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BVN SpotlighT: Actor, Singer, and Dancer Obba Babatunde

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Los Angeles

Highly recognized for his multiple talents as actor, singer and dancer, Obba Babatundé first garnered praise for his theater work in NYC before moving to success in film and television.


Born and raised in Jamaica, Queens, the handsome, lithe performer was bitten by the showbiz bug early. From the age of 6, he staged shows for his family.

Babatundé made his professional debut at 14 as a member of the Metropolitan Brass Ensemble and toured the United States and the West Indies.

While at Brooklyn College, his acting career began and during his last year at college, he and his brother, Akin, founded an experimental educational system for urban youth--the Harriet Tubman School.

The dual demands of his growing acting career and work at the school finally came to a head and Babatundé made the commitment to pursue his first dreams.

He amassed credits as a voice-over artist for TV commercials and appeared in various productions on and off Broadway. One of his first breaks came in the national touring company of "Guys and Dolls," followed by his role in the Broadway musical "Timbuktu." During the course of the run, he was asked to co-star in Liza Minnelli's world tour.

After Babatundé appeared as a dancer in an ABC variety special he was cast as C.C. the composer-brother of Jennifer Holliday's Effie, in Michael Bennett's "Dreamgirls," developing the character through the workshop phase and taking it to Broadway.

There he was nominated for a Featured Actor Tony Award and found himself in demand.
Soon he was above-the-title in theater (the Broadway bound revival of "Golden Boy"), headlining in nightclubs and had signed on as a regular on the ABC soap "All My Children."

Babatundé moved to Los Angeles and into primetime with guest appearances on dramas ("China Beach") and sitcoms ("A Different World") and features as well. He has appeared in two Oscar winning films directed by Jonathan Demme-- ("The Silence of the Lambs") and "Philadelphia" as well as the Demme-directed "Married to the Mob".

Other credits include "Dead Again," an all-Black version of "The Importance of Being Earnest"; "That Thing You Do!"; "The Cherokee Kid"; "Life"; "One Special Moment"; and "John Q."

The small screen has provided the actor with substantial roles, such as his guest appearance as an AIDS patient on "Chicago Hope" in 1994 and his Emmy-nominated performance as dancer Willie Johnson, one of the participants in the Tuskegee Syphilis Experiment, in the HBO original movie "Miss Evers' Boys."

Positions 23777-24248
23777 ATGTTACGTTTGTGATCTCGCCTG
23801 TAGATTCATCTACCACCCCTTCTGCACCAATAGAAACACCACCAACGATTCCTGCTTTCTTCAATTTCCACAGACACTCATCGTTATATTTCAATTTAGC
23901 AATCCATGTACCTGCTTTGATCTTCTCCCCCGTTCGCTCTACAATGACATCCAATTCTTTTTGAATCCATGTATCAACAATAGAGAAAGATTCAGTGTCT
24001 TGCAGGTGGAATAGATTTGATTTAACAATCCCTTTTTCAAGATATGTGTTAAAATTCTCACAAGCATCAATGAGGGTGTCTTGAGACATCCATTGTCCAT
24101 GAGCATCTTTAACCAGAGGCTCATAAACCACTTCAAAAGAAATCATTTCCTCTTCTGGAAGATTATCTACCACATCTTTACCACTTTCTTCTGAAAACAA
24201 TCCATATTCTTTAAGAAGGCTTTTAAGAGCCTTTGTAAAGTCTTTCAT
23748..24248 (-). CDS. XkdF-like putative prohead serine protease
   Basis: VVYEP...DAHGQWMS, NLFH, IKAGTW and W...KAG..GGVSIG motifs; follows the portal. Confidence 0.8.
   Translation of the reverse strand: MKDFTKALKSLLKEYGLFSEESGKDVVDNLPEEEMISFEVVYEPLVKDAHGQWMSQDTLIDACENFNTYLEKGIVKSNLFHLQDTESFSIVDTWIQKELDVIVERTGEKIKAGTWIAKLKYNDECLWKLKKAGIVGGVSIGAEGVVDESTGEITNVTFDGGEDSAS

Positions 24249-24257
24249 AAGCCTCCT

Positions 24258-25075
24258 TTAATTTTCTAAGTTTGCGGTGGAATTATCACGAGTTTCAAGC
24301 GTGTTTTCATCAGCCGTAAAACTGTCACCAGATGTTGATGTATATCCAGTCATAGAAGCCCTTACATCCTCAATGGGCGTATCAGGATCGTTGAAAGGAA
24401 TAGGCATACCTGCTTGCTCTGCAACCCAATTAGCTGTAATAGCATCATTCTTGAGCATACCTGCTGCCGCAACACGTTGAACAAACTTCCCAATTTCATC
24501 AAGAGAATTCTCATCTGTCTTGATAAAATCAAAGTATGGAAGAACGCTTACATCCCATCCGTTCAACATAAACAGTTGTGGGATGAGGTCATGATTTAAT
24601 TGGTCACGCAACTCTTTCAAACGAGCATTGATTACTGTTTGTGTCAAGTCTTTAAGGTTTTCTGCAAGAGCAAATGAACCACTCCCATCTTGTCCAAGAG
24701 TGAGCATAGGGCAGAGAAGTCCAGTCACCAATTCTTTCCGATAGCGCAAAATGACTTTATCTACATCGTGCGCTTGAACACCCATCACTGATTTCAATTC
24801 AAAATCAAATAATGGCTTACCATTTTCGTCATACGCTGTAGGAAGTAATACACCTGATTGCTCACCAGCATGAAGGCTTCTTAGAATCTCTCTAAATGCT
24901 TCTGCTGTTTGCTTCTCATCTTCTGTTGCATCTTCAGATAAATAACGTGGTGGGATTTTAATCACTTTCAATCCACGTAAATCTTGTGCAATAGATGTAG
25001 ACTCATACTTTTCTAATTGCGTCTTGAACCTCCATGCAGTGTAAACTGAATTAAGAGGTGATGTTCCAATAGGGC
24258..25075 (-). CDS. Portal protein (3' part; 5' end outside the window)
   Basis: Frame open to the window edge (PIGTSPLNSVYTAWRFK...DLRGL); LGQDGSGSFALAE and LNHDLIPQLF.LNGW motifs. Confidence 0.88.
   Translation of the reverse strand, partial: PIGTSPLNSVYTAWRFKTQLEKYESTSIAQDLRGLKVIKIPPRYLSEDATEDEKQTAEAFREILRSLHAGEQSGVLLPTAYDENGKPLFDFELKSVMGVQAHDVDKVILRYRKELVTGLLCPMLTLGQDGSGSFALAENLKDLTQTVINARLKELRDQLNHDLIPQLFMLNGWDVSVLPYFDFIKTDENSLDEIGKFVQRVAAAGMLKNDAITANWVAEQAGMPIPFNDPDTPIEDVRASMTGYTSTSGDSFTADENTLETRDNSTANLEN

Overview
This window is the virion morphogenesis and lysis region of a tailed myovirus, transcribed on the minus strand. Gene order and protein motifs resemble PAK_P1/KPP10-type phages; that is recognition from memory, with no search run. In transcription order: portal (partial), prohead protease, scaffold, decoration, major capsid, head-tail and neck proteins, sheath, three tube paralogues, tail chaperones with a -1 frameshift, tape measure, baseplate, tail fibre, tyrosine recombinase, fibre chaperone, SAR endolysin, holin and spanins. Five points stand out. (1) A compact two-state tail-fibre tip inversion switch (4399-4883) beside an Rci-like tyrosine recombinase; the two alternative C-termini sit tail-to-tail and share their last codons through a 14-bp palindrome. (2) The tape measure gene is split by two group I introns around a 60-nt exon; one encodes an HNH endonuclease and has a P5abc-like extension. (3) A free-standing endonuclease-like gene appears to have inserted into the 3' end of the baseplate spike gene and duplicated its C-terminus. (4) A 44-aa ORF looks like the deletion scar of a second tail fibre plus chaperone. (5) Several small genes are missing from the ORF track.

Babatundé earned the NAACP Image Award nomination for displaying his dancing prowess and a deeper understanding of the character of Harold Nicholas, husband to Halle Berry's character in her multiple award winning HBO film, "Introducing Dorothy Dandridge." In 2002, Babatunde's stirring performance as Charles Henderson in "Redeemer" garnered national commentary.

Despite leaving Broadway behind by moving to Los Angeles, Babatundé has not abandoned the theater completely. He has frequently appeared on stage in musicals in Southern California, including the title role of the world premiere of "Jelly's Last Jam." Babatundé starred as Billy Flynn in the national tour of "Chicago."

While collecting praise for his on-camera appearances, Babatundé continues his voice-over work in dozens of projects. There are on-going assignments in "Cyber 9" (voice of Akira) for "Max Steel" and "Rocket Power" ; he was the voice of Lando Calrissian in the CD-Rom "Star Wars" series and in 2002, he joined Lynn Redgrave, Marisa Tomei and others as the voice of Boko in Paramount's "The Wild Thornberry's Movie."

Babatundé's unusually deft touch with comedy and drama was accentuated in film and television as the 90s came to a close. He played "Principal Green" on "Dawson's Creek" for two seasons.

The Hip-Hop generation fell in love with his character of "Dean Cain" in the motion picture comedy "How High" and audiences sympathized with Babatundé as big brother Tony Waters to the dying convict in "The Visit." He played "Gordy Berry" on the "Fresh Prince of Bel-Air" and "Berry Gordy" in NBC's mini-series drama, "The Temptations."

He presently has recurring roles in both series drama and series comedy.
Babatunde plays fathers on both the comedy "Half & Half" and the drama "Soul Food."

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